According to an article by the BBC, “People often refer to the “female lens” or the “female gaze” when talking about women directors” . The idea of a woman’s perspective and shooting the film using their “female lens” is seen as a challenging view by men, and they find women’s differing lens inferior compared to their own. They’d much rather prefer using “male gaze” when filmmaking because it promotes the opinions and views of the typical heterosexual, cisgender man. 

In the same article, Nithya Raman, a female director in Hollywood, states that “The industry is a slow-moving one, a conservative one that resists change” . It is hard for male directors to accept the fact that female directors are their equals and should be getting the same opportunities that they are subjected to.

“Hammer [a male director] said the experience working with Leder [a female director] was the same as working with any talented director,” yet the majority of male directors still refuse to share the stage with women and refuse to let the “female gaze” be projected into the film industry .


Sexual Abuse 

According to The Guardian, “A survey has found that 94% of women employed in the American film industry have experienced sexual harassment or assault” (Pulver, 1). With the rise of allegations of sexual assault against Hollywood bigs like Harvey Weinstein and Bill Cosby, and the #MeToo movement, more women than ever are speaking out against the abuse they have had to endure while trying to make it in the film industry. 

However still, another survey conducted by USA Today reveals that out of the 843 women who were surveyed “Only one in four women reported these experiences to anyone because of fear of personal or professional backlash or retaliation” (Puente and Kelly, 1). In addition, even of the women that did report them, “only 28% say their workplace situation improved after reporting” (Puente and Kelly, 1).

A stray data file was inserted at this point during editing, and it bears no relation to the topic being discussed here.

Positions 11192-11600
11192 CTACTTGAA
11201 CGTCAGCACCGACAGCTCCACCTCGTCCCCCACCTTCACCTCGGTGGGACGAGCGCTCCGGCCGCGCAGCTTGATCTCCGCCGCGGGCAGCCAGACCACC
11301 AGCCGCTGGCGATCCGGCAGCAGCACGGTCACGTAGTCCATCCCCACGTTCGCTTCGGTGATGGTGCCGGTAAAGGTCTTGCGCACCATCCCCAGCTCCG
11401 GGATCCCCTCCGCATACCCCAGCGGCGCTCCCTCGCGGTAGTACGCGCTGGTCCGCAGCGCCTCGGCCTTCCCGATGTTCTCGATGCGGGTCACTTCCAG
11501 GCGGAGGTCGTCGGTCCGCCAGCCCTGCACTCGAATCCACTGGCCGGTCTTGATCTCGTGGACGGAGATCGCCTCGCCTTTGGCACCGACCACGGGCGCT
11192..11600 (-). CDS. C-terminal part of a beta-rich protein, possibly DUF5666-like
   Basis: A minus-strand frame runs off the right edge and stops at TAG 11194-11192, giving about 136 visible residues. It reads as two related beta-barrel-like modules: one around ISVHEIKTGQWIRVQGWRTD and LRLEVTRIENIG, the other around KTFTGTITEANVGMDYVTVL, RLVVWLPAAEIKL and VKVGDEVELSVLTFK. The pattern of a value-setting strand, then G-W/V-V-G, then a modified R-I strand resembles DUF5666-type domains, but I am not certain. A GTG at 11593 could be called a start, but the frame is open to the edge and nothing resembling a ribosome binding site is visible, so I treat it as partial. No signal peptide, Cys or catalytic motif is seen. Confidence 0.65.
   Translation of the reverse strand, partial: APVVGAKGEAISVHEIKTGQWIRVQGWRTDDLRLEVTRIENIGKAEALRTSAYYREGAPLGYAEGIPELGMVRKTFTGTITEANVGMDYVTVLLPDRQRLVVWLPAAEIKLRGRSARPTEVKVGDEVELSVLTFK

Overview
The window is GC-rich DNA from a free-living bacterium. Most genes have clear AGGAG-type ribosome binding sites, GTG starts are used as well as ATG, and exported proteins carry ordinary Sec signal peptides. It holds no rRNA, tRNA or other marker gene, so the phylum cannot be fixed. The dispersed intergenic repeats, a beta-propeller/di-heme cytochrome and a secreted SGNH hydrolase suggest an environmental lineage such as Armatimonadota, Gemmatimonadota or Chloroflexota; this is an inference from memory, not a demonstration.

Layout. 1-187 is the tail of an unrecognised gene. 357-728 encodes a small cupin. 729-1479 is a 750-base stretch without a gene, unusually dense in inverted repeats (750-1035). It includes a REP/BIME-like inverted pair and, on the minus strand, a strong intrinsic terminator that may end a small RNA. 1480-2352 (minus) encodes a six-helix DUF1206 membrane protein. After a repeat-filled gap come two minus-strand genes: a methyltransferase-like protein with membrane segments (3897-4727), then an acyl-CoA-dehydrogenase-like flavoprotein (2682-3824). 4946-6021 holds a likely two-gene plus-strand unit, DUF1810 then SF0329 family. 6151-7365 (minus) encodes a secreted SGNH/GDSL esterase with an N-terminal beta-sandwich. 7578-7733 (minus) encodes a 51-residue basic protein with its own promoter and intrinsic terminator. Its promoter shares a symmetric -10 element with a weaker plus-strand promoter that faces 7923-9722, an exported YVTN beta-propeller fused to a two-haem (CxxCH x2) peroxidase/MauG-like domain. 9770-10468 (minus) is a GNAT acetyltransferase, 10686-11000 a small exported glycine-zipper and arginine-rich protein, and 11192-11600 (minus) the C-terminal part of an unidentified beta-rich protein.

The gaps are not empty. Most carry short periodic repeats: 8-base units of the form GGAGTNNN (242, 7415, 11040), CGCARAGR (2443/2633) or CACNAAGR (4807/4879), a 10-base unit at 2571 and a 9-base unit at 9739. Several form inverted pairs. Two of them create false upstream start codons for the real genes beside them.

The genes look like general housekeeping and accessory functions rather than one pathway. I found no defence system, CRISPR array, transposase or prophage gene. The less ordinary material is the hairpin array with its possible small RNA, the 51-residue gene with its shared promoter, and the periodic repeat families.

It is evident that there is a major systemic problem when it comes to the abuse of women in Hollywood. No woman, or anybody for that matter, should have to endure sexual assault just to make it in the industry. Abuse in the film industry is a gendered problem that is fueled by the patriarchal system and its notions. 


At the end of the day, gender is more of a personal experience than an actual indicator of anything scientific. gender is represented in films in ways that are demeaning, unhealthy and unjust. They promote the traditional Western binary gender system that is outdated, heteronormative standards, as well as expected gender norms that are archaic. In addition, the film industry is unrightfully male dominated in all positions ranging from actors to directors to writers. Men are favored, and women are not given an equal opportunity to showcase their talent. Women deserve to be seen as equals to men instead of their inferiors, as well as should no longer have to suffer the abuse of sexual assault in order to land roles. The social construction of gender apparent in film is flawed in so many ways and desperately needs a feminist makeover.


Tori is a current freshman at Rutgers University from Middletown, New Jersey. She is pursuing a major in Marketing and loves to watch Netflix, write, travel, and be outside.
Alishbah Arsalan is a graduating senior at Rutgers University majoring in Health Administration and minoring in Human Resource Management.